Many people don’t seem to understand or see the connection between tyranny and government. Government has the capacity to become tyrannical: it already has the infrastructure to enforce tyrannical needs. If a tyrannical leader becomes president, and decided to use this vast and extensive state apparatus to limit free speech or to snoop on potential opposition groups, they would certainly be able to. The ever encroaching State, when met with a leader who can use the system to their advantage, can lead to a total loss of liberty.
3. Libertarians Appear To Be Heartless
Our third problem is one of image: libertarians appear heartless.
We want people to take responsibility for their lives, their actions, and live with the consequences of those actions. But when people make bad decisions and end up in a hole: be it financial trouble or social issues, when we say that they should take responsibility for their actions, we appear callous.
When people want free stuff from the government and libertarians say they want to reduce the size of government, we seem like we don’t want to help people, don’t want to assist people to get back on their feet. And since many libertarians and fans of free market economics are middle-upper class, the out-of-touch card can be played by political opponents.
4. Libertarianism Appears To Favor The Rich And Well-Connected
Fourth, a libertarian society would ideally work if everyone started off on the same playing field: this would breed a natural and perfect meritocracy.
However, many people have connections and family members which wield influence and, therefore, have more opportunities to succeed than others. This phenomenon distorts the meritocracy, and feeds into the perception that in a libertarian society, the system would be rigged against them and titled towards richer families.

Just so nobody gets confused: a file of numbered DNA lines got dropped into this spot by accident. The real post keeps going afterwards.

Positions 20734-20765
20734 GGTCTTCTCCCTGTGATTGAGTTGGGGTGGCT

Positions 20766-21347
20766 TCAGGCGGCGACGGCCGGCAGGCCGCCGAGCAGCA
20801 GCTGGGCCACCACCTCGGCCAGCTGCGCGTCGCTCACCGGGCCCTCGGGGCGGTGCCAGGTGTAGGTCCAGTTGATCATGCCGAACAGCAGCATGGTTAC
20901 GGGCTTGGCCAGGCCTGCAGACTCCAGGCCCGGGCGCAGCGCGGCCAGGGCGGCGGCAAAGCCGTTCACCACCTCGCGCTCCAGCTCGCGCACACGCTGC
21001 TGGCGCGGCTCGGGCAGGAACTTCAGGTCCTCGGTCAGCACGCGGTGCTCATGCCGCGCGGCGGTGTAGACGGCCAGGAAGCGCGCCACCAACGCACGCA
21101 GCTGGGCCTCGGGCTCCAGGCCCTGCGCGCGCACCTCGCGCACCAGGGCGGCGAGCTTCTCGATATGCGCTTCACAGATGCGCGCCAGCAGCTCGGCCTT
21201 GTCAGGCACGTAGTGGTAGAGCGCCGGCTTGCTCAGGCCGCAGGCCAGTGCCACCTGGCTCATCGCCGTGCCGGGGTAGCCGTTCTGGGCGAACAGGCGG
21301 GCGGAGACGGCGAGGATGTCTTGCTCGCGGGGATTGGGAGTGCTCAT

5. Crony Capitalism vs. Free Market Capitalism
The last problem is one of great importance: people don’t seem to understand the difference between crony capitalism and true capitalism.
Nowadays, the government takes the worst aspects of capitalism and big business and, instead of letting the market decide the winners and losers, they decide themselves.
People are suspicious of capitalism due to the (incorrect) popular perception that the financial crisis was the fault of the “big banks” and “big corporations” instead of the Federal Reserve. To suddenly implement real capitalism and deregulate the market properly would be met with a huge political backlash. This huge distrust of capitalism is due to the damage caused by crony capitalism, and people don’t seem to differentiate between the two.
In order to get the libertarian movement up and running, we need address these five problems.
We need to set out our position clearly and effectively over the next few years, and try to get the mainstream media to report on the movement. I am sure that we can improve our share of the popular vote to above 10% in the 2020 election if we address these issues.
This election is not the end of the libertarian movement; it is merely the start.
* Anonymous lives in Vermont and believes in a return to the principles of individualism and small government, in order to boost innovation and economic growth. He is an avid supporter of Ron Paul and believes the Federal Reserve must be abolished to stop the boom-bust cycle.